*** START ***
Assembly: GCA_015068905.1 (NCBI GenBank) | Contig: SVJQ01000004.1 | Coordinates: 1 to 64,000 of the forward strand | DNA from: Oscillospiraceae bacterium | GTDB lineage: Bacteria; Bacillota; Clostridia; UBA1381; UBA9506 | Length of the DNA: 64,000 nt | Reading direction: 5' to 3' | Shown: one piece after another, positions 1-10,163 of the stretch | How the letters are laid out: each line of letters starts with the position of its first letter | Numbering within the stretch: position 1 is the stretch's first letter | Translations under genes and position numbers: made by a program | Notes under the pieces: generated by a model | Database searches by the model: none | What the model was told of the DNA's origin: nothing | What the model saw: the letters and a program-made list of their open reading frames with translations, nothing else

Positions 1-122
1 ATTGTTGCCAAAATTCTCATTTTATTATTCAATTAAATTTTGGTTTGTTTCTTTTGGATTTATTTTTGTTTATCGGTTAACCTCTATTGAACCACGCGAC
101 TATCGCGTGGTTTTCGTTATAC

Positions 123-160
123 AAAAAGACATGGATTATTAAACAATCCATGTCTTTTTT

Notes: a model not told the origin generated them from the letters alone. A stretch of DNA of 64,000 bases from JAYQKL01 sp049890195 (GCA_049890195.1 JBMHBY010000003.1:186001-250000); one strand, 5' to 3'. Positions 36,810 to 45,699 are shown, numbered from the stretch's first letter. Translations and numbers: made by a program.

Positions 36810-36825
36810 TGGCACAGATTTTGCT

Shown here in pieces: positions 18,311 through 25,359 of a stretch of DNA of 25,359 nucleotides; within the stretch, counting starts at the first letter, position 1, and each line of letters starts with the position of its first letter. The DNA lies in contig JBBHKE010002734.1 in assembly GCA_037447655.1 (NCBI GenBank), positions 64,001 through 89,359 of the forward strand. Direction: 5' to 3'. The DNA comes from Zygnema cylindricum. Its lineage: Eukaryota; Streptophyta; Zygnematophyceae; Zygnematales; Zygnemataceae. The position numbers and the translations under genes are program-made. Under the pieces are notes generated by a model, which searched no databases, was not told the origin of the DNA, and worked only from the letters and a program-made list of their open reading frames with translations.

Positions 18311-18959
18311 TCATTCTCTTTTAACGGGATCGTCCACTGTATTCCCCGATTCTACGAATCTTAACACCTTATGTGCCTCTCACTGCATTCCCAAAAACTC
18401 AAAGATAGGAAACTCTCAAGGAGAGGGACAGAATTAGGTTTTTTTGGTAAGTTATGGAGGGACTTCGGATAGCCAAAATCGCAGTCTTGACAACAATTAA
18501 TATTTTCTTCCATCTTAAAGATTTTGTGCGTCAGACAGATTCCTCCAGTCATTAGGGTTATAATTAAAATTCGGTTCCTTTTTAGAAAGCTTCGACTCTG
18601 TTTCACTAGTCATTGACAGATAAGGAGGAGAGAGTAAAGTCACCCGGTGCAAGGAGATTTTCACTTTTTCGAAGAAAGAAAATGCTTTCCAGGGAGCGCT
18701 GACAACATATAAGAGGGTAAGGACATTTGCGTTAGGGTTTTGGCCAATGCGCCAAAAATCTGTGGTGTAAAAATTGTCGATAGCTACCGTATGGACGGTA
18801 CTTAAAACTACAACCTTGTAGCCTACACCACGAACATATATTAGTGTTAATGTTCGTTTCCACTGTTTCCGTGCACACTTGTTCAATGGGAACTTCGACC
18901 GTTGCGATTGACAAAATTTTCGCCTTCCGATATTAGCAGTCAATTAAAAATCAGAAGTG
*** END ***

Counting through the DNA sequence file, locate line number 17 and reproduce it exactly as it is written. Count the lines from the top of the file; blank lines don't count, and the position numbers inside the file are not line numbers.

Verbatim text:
18801 CTTAAAACTACAACCTTGTAGCCTACACCACGAACATATATTAGTGTTAATGTTCGTTTCCACTGTTTCCGTGCACACTTGTTCAATGGGAACTTCGACC